A violent storm of post foreclosure looting dropped a Category 5 on my client's Emeril fantasies. Bam!

The countertop had been completely removed leaving only the plywood skeleton, which hung in the air like a subprime diving board. More broken rusty pipes poked through the cracked cabinetry to offer a salutary welcome. And then the Old Lady crapped on us.

“What was that?”the first octaves of concern bellowed from the buyer's mouth.

“Um, she wants us out.”


“Look up”

A crop circle of peeling paint neatly framed a tub size crater. A small FHA obstacle.

He wanted to swear of internet dating unaware that it's a numbers game. Everything's a numbers game.

“Hey, listen, you can get a rehab loan, and really make this place something. Probably add $80-$100 grand to the purchase price, and in a year you'll have the place you wanted,” I consoled, trying to minimize the hurt a misleading photo will do to a young man's heart.

“You know, I think I'll have to pass on this one. It's a little more work than I thought.”

“But don't you want to see the upstairs unit. Or the basement. Maybe those were kept pristine. This is the classic 'show 'em your ugly side first, and if he can bear with it, than he may be the one' move.” Again, consoling the bereaved.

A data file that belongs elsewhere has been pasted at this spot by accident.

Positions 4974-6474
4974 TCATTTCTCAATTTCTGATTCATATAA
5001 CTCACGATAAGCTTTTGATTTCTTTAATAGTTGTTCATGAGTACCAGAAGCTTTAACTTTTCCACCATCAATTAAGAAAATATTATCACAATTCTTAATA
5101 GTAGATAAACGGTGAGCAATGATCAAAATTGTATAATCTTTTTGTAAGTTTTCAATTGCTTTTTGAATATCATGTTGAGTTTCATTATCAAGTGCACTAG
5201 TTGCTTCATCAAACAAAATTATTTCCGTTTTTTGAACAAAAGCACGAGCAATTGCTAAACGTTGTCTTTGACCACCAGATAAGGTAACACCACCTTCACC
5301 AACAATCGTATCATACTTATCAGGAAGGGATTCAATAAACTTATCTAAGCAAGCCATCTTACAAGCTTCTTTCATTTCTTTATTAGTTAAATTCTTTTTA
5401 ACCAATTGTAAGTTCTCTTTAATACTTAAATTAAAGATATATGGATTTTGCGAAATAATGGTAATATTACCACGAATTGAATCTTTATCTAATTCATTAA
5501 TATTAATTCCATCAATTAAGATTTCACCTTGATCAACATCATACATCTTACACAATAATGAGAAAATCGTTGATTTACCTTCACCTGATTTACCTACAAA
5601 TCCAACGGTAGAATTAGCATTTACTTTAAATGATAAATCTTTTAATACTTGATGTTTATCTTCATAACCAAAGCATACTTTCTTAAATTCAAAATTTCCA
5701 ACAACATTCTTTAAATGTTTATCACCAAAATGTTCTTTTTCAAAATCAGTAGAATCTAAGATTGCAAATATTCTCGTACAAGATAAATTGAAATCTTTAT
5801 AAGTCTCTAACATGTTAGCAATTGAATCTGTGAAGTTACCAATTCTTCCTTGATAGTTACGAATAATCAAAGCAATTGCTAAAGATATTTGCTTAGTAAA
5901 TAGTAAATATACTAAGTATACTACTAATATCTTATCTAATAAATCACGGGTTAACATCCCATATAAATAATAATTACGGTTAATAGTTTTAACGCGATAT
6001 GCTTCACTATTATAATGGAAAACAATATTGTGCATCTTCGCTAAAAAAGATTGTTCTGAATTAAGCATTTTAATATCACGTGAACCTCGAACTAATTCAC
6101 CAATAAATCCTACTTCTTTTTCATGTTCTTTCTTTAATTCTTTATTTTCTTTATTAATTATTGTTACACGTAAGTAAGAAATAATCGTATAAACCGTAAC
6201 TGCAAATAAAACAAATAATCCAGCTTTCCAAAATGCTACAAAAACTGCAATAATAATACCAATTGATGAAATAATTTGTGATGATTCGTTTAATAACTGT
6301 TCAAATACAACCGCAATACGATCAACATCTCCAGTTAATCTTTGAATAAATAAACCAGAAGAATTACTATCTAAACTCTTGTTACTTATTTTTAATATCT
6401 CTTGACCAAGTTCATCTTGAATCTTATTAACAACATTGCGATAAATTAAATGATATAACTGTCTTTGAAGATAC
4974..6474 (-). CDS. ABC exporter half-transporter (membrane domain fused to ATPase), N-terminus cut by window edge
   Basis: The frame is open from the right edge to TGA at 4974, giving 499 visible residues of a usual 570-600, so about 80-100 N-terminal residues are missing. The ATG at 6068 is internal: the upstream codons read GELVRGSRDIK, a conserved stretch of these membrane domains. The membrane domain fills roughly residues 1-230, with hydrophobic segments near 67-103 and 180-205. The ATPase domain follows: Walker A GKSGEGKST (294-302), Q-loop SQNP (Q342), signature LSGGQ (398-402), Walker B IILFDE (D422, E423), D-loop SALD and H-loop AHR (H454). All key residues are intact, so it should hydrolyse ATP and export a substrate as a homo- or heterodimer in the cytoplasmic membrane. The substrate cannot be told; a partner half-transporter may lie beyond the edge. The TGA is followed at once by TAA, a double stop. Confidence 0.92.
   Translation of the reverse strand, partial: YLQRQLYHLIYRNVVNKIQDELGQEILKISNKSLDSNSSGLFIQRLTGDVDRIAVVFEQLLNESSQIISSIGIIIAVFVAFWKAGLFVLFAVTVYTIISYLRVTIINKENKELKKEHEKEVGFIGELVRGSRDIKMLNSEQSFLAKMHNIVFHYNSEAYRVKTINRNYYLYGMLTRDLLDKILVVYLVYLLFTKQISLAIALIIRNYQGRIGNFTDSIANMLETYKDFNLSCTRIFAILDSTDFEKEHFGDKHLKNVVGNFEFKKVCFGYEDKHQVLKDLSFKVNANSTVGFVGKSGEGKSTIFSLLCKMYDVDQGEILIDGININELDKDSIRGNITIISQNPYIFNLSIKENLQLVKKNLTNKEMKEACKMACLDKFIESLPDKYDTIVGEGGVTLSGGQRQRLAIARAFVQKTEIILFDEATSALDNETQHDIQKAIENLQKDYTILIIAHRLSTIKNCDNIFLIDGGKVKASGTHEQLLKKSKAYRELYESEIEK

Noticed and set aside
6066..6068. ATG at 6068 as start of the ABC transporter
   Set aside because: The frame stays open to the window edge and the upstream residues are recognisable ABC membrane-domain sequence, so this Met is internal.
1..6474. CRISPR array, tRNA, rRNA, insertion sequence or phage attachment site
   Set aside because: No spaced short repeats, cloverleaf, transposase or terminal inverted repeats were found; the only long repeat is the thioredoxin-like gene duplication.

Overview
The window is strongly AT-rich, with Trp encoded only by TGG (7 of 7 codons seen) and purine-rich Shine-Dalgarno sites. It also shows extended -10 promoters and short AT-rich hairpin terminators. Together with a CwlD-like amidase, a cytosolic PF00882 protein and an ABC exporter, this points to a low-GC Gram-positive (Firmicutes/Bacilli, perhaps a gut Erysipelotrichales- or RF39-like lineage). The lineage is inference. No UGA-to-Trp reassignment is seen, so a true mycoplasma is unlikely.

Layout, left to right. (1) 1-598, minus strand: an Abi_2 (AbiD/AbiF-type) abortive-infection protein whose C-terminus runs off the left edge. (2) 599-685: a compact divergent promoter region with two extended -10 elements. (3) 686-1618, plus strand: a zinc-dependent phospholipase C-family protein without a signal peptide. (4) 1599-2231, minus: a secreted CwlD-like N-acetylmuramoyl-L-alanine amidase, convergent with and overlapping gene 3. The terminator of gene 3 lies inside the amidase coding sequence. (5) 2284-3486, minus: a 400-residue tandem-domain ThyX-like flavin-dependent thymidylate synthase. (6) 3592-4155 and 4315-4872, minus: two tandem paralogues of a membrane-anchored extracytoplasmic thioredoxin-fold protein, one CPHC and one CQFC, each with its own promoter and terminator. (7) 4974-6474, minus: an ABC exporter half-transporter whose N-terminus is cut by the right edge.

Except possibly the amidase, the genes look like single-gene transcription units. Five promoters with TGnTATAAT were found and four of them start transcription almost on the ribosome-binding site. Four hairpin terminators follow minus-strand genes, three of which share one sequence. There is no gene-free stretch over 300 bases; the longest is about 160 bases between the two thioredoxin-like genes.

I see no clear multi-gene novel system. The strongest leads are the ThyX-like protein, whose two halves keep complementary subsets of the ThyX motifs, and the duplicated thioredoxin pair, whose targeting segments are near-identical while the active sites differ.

“Uh, well, uh, ok. Let's take a look upstairs.”

The back porch was quickly reclaiming it's place in Chicago's clay earth, the perilous slant inebriating us for our upper deck arrival. A rusty water heater greeted us with the tip tap tip of it's final fluids. The kitchen had vanished. Abducted? Transplanted? We walked a circle of wonder around The Bam room, two old men at a Mapplethorpe exhibit. The matron waited. So what's it gonna be boy. Can you handle me?

“It's alright. We can go back downstairs. I'm ready,” the solemnity dripping from his mouth like the water tank that now bid us adieu.

Passing back through the downstairs kitchen was a painful Christmas tour of a childhood family album, now digitized by Dad to allow immediate trauma, On Demand. A sticky spatula glanced from the spot where the stove once sat. My client did the foreclosure walk of shame. Look around Chicago for wood boarded windows or a giant orange sticker on a padlocked door. If you see somebody leaving that home, not the one with the bad suit and a bluetooth, but the person accompanying, dejected, face to the ground, wondering what he was thinking, questioning why she couldn't have just posted some real time photos of herself. Everyday in Chicago, hundreds of prospects do the same walk.

But there's hope. There's always hope. It's what makes us human. And, of course, the Bank, who despite tight-assing their soaring profits, is still happy to give you a few more dollars to get the home you deserve.

“Hey, c'mon now,” I said like Coach after another beatdown, “Chicago's a big city. There's no such thing as only one soul mate. We're flooded with options here. I mean, did you see at least see those hardwood floors?”